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Be inspired every day with Living North
Repton School, Derbyshire
September 2023
Reading time 4 Minutes

Repton School, Derbyshire, does not just believe that top-flight sporting commitments and excellent academics can be balanced; the school knows they can

In fact, Repton would go further and say that sporting and academic outcomes, when managed with care and positive support, can - and should - be mutually reinforcing.

For years, Repton has been among the very best sporting schools in the UK and indeed globally, with world-class coaches, facilities and programmes driving enviable records in local and national sport. Repton’s alumni include more than 150 first-class cricketers, footballers who played in the UK Premiere League and hockey players who have represented GB and other nations in the last four Olympic games. Yet the school also produces Captains of Oxbridge Football and Hockey and MVPs at Ivy League US Universities including Harvard, Yale and Princeton.  

A University of Cambridge study on this subject has offered Repton further inspiration and confidence in their programme. Their 2019 study, the Academic Performance Report, looked at 4,000 results of undergraduates who had represented the university in sport from 2005–2016. The number of First Class degrees achieved by undergraduate sportspeople was almost 5 percent greater than the percentage achieved by Cambridge undergraduates as a whole. When Upper Second-Class degree outcomes were analysed in the same way, that percentage more than doubled: 11 percent more undergraduate sportspeople gained 2:1s than undergraduates as a whole.

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Repton see this in their scholar-athletes. Academic outcomes for this group at A Level outstripped the average A Level outcomes by similar margins to the Cambridge study, giving the lie to the idea that the commitment one has to make to elite sport will inevitably depress academic achievement. Take graduating Head of School, Harry Stone, a GB U21 hockey player who has played nationally representative hockey ever since arriving at Repton as a junior. He received straight A*s at A Level. Daniel Kennedy, Swim Captain also with international honours, made a clean sweep of top grades. Martha Broderick, Ella Bowman and Ottilie Sykes – all elite hockey players at top national and international level – all won entry to the most competitive Ivy League universities in the US; Cornell, Dartmouth and Princeton respectively.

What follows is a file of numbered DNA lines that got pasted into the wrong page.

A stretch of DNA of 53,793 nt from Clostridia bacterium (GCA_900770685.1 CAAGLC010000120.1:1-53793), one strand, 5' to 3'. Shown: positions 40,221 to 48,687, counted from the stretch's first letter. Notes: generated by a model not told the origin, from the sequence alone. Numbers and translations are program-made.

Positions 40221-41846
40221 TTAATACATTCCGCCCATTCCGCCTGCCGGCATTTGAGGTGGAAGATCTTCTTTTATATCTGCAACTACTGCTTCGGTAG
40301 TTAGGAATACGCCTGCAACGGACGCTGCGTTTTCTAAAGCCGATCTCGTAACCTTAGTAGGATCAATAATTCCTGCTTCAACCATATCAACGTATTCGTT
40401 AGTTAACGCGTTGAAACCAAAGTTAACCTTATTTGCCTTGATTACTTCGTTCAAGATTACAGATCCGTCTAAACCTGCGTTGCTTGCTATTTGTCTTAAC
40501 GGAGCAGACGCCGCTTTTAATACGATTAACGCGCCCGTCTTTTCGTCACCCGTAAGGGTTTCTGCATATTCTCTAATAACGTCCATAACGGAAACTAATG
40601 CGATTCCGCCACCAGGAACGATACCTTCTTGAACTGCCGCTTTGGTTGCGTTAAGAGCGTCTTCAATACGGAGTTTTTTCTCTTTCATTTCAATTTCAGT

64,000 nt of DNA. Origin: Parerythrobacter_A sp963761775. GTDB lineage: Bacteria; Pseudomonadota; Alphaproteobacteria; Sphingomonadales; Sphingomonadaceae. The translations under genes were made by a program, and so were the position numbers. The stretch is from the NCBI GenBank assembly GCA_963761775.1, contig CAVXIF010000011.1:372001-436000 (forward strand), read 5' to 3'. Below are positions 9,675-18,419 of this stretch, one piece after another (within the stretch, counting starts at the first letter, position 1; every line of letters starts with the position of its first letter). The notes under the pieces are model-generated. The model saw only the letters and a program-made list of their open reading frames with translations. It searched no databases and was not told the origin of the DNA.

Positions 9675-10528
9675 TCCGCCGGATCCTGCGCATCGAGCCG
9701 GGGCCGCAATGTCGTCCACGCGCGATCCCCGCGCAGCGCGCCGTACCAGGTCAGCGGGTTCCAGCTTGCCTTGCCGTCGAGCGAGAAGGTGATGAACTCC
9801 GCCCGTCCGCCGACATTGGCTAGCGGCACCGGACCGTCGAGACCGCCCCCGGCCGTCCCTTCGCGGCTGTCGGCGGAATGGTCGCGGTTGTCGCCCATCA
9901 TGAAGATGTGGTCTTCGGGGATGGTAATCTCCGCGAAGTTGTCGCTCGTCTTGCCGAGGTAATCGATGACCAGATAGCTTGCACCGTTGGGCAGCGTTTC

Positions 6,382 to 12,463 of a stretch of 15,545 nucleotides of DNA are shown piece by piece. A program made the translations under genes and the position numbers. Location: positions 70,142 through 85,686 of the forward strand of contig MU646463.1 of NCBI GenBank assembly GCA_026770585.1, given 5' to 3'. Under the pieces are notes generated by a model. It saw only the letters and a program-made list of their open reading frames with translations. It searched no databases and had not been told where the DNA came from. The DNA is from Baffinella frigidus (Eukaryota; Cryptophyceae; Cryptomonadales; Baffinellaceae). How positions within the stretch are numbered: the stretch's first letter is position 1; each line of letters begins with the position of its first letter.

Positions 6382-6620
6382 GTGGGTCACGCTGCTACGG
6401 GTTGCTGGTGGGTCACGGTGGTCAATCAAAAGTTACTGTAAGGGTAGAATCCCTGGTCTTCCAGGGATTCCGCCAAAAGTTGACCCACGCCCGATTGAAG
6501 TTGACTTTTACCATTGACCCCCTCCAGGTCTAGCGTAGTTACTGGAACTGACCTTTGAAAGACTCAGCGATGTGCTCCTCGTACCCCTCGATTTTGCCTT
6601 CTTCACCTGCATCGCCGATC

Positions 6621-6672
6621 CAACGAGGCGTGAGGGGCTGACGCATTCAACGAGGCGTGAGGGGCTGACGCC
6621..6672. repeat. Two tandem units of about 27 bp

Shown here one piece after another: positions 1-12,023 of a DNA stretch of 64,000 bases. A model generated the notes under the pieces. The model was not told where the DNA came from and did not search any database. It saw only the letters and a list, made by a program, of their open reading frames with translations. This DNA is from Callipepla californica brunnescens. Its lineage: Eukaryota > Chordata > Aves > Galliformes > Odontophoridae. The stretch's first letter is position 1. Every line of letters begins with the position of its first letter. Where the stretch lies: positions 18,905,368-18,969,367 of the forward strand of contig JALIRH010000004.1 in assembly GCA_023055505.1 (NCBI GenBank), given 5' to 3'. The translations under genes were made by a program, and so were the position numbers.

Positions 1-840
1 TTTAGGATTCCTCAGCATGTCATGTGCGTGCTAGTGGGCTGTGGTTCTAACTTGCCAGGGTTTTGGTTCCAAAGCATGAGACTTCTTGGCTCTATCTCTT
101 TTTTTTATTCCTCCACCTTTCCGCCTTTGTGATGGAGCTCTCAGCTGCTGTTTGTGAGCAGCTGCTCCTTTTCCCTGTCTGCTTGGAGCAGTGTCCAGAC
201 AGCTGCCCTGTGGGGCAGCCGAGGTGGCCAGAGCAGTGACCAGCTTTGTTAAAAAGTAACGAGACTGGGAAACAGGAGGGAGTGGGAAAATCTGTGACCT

Ellie Mitchell, a Swimming Scholar and Economics undergraduate at Brown University, strongly endorses the idea that sport and academic study can complement each other with the right environmental conditions. ‘Repton enabled me to successfully find a balance between a rigorous training schedule for competitive swimming and studying for A Levels and ACT. Repton went above and beyond to support me through my US application to help me achieve my dream.’

And this balanced preparation fits young scholar-athletes for highly successful careers, perhaps even better than academic rigour alone. A survey of employers showed 94 percent of them recognising that undergraduate sport bred career-enhancing qualities in applicants. Repton would point to Georgie Twigg, MBE, Olympic Gold Medal winner and successful legal associate who also balances her career with work for the British Olympic Association's Athletes' Commission and the European Hockey's Athletes' Commission.

Likewise, Alexander Urwin, Oxford Blues Football Captain and first-class PPE graduate, went through the Civil Service fast-stream and into 10 Downing Street as a researcher before becoming Senior Private Secretary to the COP26 President.  

England Hockey has a training philosophy they refer to as ‘RARE – Right Athlete, Right Environment’. In many ways that is what Repton believes in when it comes to the mutually beneficial impact of sport and academics. One hundred percent of Repton pupils do three sessions of sport, week in, week out and 80 percent of Repton pupils regularly compete for the school. The full-boarding ethos at the school and the fact that Repton accommodates its teaching staff to be constantly on hand also extends the time available to pupils; not only to work and to train, but – and this is vitally important – to be regular teenagers with time to themselves, as opposed to time spent in cars shuttling from one sports session to another.

It is not merely a feeling or a suspicion that the scholar-athletes of Repton School might be doing better academically because of their sport, and vice-versa. They see the proof of that every day, and they are proud to support that ethos.

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